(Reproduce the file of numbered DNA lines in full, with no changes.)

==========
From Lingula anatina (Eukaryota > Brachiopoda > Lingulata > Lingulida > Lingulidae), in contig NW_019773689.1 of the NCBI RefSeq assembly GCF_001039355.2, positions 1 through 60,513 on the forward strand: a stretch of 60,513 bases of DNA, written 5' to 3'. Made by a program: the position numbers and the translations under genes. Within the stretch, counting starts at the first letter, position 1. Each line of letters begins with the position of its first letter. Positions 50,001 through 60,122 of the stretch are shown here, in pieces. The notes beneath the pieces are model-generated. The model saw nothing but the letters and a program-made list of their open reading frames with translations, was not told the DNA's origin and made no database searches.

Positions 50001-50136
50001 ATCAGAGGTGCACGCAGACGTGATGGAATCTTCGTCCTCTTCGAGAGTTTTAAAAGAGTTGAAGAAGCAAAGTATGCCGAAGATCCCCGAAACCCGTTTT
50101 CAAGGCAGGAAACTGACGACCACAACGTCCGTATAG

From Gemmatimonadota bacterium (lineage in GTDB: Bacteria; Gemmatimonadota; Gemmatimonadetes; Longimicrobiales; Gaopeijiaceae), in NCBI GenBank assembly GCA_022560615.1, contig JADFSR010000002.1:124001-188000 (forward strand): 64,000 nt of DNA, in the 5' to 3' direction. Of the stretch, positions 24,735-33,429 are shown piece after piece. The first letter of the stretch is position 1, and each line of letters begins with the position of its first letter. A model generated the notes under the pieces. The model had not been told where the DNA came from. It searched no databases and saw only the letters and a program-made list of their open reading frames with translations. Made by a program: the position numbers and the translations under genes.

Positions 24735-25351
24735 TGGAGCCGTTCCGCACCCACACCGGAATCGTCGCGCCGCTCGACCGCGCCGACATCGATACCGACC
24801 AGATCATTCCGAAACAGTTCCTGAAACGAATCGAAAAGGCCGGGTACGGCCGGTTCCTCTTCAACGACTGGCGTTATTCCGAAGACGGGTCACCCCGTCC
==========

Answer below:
From Lingula anatina (Eukaryota > Brachiopoda > Lingulata > Lingulida > Lingulidae), in contig NW_019773689.1 of the NCBI RefSeq assembly GCF_001039355.2, positions 1 through 60,513 on the forward strand: a stretch of 60,513 bases of DNA, written 5' to 3'. Made by a program: the position numbers and the translations under genes. Within the stretch, counting starts at the first letter, position 1. Each line of letters begins with the position of its first letter. Positions 50,001 through 60,122 of the stretch are shown here, in pieces. The notes beneath the pieces are model-generated. The model saw nothing but the letters and a program-made list of their open reading frames with translations, was not told the DNA's origin and made no database searches.

Positions 50001-50136
50001 ATCAGAGGTGCACGCAGACGTGATGGAATCTTCGTCCTCTTCGAGAGTTTTAAAAGAGTTGAAGAAGCAAAGTATGCCGAAGATCCCCGAAACCCGTTTT
50101 CAAGGCAGGAAACTGACGACCACAACGTCCGTATAG

From Gemmatimonadota bacterium (lineage in GTDB: Bacteria; Gemmatimonadota; Gemmatimonadetes; Longimicrobiales; Gaopeijiaceae), in NCBI GenBank assembly GCA_022560615.1, contig JADFSR010000002.1:124001-188000 (forward strand): 64,000 nt of DNA, in the 5' to 3' direction. Of the stretch, positions 24,735-33,429 are shown piece after piece. The first letter of the stretch is position 1, and each line of letters begins with the position of its first letter. A model generated the notes under the pieces. The model had not been told where the DNA came from. It searched no databases and saw only the letters and a program-made list of their open reading frames with translations. Made by a program: the position numbers and the translations under genes.

Positions 24735-25351
24735 TGGAGCCGTTCCGCACCCACACCGGAATCGTCGCGCCGCTCGACCGCGCCGACATCGATACCGACC
24801 AGATCATTCCGAAACAGTTCCTGAAACGAATCGAAAAGGCCGGGTACGGCCGGTTCCTCTTCAACGACTGGCGTTATTCCGAAGACGGGTCACCCCGTCC